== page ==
By The1nsider 3 months ago


For all that 2017 seems in retrospect to have been all one-way traffic, the pre-season tests suggested the FIA Formula 2 Championship was completely open ahead of the first round in Sakhir, Bahrain: no one stood out from the crowd, with the top times shared between a number of drivers before they were due to hit the track in anger.

But that soon changed: Charles Leclerc claimed the fastest time in free practice and qualifying, albeit that he was fortunate to claim his first pole of the season when red flags drew the session to an early end just as his rivals were gearing up for a hot lap.

Artem Markelov had had a more difficult time of it, being impeded on his quick lap to line up in P7 on the grid, but a storming start saw the Russian up to 3rd at the start behind Leclerc and Norman Nato before outlasting them both on his first set of tyres and strolling away on his second for the first win of the season by 8 seconds over Nato and Leclerc.

“My engineer was always saying to me that I had to be patient and it will come to me at the end,” Markelov smiled afterwards, “and it was a really nice strategy to win the race!”

Unknown to his rivals, Leclerc was still struggling with tyre management, which prompted the surprising call in the sprint race: the Monegasque driver destroyed his tyres to claim the lead around the middle of the race before pitting for fresher rubber, coming back out and doing it all over again to claim a memorable first win at the lead in the championship, from Luca Ghiotto and Oliver Rowland.

“To be honest until the last 4 laps I didn’t believe we could catch up,” Leclerc later admitted, “until Luca and Oliver started to fight: I have to thank my engineer for a great car, and a great strategy!”

Barcelona was the next cab off the rank, and between rounds Leclerc had learnt all he needed to know about tyre management to dominate the weekend: the Ferrari Academy driver topped free practice and qualifying (the latter just stolen from Ghiotto following another late red flag) before dominating the feature despite a safety car throwing everyone’s plans out the window, winning from Ghiotto (on the same strategy) and Rowland (on the alternative).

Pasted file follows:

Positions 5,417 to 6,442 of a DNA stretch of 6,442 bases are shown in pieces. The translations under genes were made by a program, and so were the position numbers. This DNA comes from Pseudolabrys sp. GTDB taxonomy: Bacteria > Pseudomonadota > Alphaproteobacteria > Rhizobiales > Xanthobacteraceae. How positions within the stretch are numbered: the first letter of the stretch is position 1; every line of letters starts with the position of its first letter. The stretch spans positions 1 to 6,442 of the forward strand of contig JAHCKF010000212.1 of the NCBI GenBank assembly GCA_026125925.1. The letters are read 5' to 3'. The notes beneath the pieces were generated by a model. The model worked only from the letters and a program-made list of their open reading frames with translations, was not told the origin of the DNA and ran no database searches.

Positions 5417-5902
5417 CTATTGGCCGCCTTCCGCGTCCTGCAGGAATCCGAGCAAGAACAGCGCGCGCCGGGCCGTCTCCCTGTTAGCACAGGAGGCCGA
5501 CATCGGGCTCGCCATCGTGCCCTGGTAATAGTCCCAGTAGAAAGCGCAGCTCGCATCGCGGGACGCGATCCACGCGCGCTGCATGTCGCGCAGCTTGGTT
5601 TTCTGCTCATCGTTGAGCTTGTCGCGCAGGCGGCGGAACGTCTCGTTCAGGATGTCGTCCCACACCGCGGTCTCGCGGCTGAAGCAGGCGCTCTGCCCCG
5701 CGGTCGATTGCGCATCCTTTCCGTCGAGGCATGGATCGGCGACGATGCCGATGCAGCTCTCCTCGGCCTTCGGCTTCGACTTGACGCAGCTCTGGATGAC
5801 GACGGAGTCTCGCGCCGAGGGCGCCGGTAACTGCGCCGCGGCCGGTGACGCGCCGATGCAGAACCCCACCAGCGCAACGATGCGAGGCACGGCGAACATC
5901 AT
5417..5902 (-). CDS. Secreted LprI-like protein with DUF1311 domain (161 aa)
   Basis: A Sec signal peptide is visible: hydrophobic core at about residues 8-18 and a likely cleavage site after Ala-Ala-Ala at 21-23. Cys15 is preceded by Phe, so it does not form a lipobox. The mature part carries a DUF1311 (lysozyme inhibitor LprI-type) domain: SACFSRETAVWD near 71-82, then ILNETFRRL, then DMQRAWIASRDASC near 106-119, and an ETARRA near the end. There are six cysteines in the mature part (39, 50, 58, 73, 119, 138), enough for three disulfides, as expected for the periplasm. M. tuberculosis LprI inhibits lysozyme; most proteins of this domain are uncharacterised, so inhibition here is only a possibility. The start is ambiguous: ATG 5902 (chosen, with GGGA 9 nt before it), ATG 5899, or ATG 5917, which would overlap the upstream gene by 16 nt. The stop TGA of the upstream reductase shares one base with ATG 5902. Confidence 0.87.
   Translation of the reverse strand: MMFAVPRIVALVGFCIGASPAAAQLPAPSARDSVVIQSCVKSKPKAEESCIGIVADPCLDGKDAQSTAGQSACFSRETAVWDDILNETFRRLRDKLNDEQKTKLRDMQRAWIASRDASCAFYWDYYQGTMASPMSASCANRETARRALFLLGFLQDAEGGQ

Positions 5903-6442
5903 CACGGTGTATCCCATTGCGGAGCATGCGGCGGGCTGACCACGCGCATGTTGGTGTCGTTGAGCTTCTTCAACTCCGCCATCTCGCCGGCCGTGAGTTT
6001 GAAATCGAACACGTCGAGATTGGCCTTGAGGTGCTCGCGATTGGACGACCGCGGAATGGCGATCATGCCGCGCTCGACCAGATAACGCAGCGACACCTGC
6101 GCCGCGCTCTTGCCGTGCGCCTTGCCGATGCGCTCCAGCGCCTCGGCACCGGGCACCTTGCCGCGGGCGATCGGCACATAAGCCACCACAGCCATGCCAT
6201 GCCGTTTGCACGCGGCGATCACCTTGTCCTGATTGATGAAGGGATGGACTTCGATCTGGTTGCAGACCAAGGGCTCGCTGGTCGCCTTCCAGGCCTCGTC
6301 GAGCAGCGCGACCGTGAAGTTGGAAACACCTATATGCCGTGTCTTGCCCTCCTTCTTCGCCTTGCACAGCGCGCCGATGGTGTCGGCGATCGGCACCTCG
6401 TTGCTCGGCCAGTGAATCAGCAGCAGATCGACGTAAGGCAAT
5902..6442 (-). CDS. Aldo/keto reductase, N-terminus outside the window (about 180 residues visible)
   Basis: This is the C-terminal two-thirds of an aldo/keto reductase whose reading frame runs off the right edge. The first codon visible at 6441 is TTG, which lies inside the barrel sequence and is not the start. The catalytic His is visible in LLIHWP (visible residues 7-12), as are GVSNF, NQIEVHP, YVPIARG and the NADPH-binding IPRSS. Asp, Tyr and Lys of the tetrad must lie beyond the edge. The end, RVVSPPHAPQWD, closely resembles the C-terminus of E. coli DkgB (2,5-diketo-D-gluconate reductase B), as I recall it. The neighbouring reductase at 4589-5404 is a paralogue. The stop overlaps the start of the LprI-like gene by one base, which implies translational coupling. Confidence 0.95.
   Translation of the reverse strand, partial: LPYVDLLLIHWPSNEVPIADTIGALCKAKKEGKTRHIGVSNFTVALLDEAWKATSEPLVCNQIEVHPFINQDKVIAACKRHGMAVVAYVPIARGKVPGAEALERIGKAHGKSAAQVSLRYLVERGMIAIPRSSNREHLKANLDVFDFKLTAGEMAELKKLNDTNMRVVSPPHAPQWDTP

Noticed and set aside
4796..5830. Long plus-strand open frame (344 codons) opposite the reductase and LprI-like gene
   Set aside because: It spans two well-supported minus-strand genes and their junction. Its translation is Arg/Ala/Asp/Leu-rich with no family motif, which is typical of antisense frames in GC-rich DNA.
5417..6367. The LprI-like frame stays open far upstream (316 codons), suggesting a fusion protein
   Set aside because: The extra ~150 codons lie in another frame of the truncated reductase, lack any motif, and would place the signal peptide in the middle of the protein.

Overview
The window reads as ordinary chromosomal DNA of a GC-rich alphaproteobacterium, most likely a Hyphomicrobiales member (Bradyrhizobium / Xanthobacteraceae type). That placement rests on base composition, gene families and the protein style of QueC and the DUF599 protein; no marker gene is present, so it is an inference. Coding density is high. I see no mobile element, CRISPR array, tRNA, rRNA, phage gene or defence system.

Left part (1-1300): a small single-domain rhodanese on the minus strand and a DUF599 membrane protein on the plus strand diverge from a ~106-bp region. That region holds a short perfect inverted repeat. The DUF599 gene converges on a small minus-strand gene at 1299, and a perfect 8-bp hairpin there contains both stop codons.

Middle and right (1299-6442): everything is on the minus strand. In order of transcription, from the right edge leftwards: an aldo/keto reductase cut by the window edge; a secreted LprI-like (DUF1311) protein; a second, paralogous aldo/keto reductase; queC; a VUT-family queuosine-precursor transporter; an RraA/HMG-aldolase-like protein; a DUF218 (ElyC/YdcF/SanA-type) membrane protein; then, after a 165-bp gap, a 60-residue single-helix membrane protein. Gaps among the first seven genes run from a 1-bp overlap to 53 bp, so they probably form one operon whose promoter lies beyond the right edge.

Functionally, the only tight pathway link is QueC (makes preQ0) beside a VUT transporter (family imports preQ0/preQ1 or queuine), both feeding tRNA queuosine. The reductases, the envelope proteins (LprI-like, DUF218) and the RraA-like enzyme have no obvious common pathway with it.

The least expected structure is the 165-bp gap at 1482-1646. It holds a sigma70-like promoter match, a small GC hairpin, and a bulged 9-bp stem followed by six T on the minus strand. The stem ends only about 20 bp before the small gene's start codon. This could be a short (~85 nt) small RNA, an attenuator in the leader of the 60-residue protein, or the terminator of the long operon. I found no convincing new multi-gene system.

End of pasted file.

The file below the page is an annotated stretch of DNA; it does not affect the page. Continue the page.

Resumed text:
It was tough to negotiate from the race winner’s seat: “To be honest without the radio it was really hard to know what the others were doing! I first thought Oliver was going to win easily, and when he made the pitstop he was in the back!”

The sprint race was another intriguing battle: poleman Markelov bogged down as the lights went out, handing a line through to a fast starting Nicholas Latifi from P3 on the grid, with Nobuharu Matsushita and Rowland fighting their way up to the remaining podium positions as the race rolled on. The Canadian looked like he had done enough to claim his first win, but a small mistake was all it took for the podium to be reversed with Matsushita claiming the glory, ahead of Rowland and Latifi.

“I’m just very disappointed,” a downcast Latifi ruefully admitted, “I know it was my race to win. There’s a lot of frustration but I can’t do anything about it, it’s done and I can’t take it back: it was my race but I got distracted, that’s all.”

Leclerc was full of confidence by the time everyone arrived in his home town of Monaco for the 3rd round, with the local hero kitted out in a special helmet and race suit for the occasion. Despite never racing on the streets on which he had so recently caught the bus to school, Leclerc topped free practice and qualifying (the latter by topping Group A and besting Group B’s Alexander Albon by just a hundredth of a second) and looked set for a memorable home victory.

But life wasn’t to be so kind: the front 2 tore away from the rest of the field, headed by Rowland, until a safety car handed the advantage to the supersoft shod drivers, headed by Ghiotto, with the rest having to gamble on an early stop and hope that their tyres would last (chosen by Albon) or stay out and try to rebuild a gap (as Leclerc chose). A later safety car gave them some respite, but just after Leclerc had stopped: the Monegasque was dropped behind Rowland, Markelov and Matsushita as they rolled slowly around the principality, with worse to come when a mechanical gremlin forced Leclerc back into the pits, and retirement.